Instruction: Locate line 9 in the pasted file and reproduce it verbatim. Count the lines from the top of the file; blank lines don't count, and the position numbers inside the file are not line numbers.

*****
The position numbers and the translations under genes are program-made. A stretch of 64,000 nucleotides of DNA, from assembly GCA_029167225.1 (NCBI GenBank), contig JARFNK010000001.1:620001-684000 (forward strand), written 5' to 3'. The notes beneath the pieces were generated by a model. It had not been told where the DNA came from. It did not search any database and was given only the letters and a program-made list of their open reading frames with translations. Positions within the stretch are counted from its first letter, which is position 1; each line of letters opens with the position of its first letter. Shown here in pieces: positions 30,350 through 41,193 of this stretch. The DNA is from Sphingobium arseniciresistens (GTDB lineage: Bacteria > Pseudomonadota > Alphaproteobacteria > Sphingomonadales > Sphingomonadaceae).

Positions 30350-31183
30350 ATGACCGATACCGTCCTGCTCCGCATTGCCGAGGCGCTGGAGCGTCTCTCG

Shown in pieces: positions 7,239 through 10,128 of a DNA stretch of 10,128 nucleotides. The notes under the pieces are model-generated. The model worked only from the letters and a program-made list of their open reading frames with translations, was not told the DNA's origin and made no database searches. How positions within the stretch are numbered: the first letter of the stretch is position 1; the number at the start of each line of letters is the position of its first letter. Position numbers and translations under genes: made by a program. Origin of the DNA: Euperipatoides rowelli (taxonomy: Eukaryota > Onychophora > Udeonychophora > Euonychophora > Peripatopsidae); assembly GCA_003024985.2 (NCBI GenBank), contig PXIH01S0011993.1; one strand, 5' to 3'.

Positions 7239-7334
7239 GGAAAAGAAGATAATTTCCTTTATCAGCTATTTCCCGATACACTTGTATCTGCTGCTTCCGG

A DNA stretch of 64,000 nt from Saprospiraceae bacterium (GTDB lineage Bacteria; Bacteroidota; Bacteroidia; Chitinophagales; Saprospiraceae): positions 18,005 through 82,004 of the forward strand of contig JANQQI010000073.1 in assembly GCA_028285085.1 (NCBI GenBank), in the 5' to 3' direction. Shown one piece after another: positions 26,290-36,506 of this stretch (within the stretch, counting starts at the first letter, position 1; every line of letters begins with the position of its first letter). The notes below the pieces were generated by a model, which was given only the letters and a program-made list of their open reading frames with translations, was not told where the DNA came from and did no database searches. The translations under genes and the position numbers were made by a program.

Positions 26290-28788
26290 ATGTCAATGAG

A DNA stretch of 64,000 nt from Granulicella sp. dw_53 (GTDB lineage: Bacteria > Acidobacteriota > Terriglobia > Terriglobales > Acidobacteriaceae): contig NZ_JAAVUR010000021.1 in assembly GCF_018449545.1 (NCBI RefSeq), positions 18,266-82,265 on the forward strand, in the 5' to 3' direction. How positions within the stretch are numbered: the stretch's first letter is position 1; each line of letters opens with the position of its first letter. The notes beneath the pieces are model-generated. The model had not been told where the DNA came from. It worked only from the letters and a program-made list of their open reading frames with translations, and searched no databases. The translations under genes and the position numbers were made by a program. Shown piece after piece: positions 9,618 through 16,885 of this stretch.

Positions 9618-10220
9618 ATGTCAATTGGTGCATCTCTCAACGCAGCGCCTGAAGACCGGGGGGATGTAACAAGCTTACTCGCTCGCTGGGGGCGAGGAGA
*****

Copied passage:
26290 ATGTCAATGAG